Damn Patents!

    Yet another stupid case: IP3 went under today due to the lawsuit Nomadix brought against it involving a patent on browser redirect pages.

    They didn't go after big guys, they went after the up and comers.

    Details of the patent? Well, if you have a network that displays a screen that requires users to sign on (through a browser) then you violate it. Several Open Source products do this too so weeeeee.

     

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    Joe Smith, Jan 26th, 2009 @ 3:49pm

    Good idea

    I think this is a fabulous idea - so long as I get to set the content of the course ;-)

    More seriously - who picks which judges get sent to dumb judges school?

     

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  4.  
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    Vincent McBurney, Jan 26th, 2009 @ 6:25pm

    patent cases are dispersing

    We've seen a lot of patent cases go Texas where plaintiffs felt they had a better chance of winning. The judges there were used to patent cases and didn't need extra education. Recent common sense rulings have seen cases removed from Texas to a location that is more beneficial geographically to the parties involved so we will see more patent cases in front of judges that are not used to patent cases. If you study patent law at University it's not much help if your first patent litigation arrives 40 years later!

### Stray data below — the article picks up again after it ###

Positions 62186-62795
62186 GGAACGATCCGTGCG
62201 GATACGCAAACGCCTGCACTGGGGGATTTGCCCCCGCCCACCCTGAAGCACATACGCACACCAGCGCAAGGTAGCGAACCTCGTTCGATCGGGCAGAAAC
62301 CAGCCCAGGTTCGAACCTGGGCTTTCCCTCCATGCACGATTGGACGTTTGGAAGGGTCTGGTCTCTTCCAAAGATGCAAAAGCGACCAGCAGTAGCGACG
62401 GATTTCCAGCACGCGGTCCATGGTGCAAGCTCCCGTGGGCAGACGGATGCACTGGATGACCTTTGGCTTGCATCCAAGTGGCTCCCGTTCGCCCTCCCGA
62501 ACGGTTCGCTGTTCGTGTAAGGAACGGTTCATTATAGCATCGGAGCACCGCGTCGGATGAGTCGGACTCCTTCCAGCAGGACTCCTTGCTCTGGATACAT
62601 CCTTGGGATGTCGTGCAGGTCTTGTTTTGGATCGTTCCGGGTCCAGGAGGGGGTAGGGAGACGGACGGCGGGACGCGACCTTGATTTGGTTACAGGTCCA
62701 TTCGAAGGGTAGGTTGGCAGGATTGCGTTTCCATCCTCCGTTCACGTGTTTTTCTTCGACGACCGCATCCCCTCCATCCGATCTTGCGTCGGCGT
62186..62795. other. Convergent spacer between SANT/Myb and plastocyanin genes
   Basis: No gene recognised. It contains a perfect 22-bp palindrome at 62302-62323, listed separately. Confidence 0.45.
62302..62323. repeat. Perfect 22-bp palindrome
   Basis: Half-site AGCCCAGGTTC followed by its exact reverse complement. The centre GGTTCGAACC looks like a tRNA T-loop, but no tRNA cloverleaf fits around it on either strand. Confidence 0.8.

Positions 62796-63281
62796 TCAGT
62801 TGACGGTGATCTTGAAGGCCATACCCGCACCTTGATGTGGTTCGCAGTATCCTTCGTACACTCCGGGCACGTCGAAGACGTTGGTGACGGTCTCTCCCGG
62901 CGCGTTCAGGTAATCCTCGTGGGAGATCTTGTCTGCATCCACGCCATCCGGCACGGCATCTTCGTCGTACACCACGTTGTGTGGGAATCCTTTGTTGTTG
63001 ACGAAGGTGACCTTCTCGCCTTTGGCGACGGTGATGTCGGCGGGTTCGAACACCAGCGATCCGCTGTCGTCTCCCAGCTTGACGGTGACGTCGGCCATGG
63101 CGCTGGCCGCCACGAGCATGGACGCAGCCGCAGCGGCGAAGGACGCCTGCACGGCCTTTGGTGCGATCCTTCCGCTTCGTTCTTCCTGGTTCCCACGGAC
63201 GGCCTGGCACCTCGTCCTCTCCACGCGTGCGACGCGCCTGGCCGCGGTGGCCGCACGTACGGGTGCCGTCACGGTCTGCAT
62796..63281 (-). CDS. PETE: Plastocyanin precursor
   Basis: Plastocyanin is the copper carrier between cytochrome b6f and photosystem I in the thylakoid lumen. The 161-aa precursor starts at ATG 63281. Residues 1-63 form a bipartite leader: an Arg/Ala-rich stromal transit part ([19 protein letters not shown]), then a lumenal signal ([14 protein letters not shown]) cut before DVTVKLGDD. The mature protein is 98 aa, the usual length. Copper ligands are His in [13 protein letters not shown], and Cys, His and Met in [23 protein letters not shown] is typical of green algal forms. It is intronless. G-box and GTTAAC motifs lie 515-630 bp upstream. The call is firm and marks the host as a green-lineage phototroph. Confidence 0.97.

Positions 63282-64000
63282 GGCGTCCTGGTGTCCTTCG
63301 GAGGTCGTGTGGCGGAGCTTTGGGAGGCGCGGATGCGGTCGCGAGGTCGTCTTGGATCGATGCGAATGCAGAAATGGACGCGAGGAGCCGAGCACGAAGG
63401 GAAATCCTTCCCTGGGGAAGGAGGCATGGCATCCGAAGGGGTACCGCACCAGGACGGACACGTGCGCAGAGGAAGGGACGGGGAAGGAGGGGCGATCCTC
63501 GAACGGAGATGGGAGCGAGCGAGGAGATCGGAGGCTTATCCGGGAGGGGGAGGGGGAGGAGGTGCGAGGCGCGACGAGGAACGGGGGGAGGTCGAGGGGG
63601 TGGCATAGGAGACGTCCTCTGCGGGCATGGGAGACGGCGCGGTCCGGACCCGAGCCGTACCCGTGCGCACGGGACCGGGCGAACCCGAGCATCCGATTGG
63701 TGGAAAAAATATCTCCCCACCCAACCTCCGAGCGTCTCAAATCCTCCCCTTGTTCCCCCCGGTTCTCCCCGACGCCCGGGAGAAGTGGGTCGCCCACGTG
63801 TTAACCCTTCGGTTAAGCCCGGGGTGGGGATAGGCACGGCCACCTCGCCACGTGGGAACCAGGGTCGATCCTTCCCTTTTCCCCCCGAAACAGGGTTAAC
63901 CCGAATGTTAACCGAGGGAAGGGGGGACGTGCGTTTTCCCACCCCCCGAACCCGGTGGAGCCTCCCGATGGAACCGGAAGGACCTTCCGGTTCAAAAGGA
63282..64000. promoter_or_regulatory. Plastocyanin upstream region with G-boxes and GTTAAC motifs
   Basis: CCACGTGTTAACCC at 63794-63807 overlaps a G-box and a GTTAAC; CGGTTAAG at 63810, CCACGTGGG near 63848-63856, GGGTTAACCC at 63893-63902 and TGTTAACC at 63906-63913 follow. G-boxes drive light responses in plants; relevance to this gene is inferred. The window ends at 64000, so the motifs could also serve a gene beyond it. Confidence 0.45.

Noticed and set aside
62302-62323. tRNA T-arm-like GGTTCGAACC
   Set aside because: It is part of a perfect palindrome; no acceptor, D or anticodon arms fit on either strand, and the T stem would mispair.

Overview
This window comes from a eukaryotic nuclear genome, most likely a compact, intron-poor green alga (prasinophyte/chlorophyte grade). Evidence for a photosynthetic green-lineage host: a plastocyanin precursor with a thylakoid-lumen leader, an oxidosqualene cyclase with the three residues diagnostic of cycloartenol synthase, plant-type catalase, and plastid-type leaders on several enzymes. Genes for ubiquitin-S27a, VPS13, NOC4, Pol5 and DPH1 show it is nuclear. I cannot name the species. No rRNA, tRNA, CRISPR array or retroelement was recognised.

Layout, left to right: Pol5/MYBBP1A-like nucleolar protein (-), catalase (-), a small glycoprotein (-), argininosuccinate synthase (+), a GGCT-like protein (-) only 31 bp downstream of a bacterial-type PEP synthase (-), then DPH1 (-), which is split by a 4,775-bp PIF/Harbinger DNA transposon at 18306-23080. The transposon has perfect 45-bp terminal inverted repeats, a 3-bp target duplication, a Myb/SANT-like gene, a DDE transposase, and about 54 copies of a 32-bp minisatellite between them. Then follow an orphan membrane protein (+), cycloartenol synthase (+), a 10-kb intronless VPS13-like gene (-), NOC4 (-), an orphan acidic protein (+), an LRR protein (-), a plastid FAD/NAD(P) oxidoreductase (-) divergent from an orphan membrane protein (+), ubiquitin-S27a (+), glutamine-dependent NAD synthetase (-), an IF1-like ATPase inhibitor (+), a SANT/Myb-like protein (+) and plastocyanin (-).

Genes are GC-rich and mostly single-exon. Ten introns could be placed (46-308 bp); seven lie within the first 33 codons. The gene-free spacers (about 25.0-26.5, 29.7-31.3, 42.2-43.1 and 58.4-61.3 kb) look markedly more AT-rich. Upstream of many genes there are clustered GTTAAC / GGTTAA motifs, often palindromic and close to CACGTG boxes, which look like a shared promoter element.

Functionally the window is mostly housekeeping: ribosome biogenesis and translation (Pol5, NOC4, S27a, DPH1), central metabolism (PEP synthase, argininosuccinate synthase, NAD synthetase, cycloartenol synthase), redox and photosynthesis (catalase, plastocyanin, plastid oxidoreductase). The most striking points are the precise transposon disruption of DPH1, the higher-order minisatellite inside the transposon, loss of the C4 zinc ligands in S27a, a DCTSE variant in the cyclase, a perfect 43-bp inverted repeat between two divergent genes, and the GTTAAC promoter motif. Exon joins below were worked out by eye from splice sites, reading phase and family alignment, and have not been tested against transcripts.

This education is timely but it needs to be saved for judges who need it and it's going to take away their time from court duty.

     

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  5.  
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    IANAL, Jan 26th, 2009 @ 7:03pm

    Re: In patent cases, both sides get a crack at education

    Vidiot -> "acknowledged that patent judges couldn't possibly understand all the technologies presented before them"

    How is "a program to educate them on patent issues" the same as educating the judge about the technology in dispute ?
    I would think them to be different and separate.

     

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  6.  
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    Gene Quinn, Jan 26th, 2009 @ 7:20pm

    Patent attorneys can't teach patent law?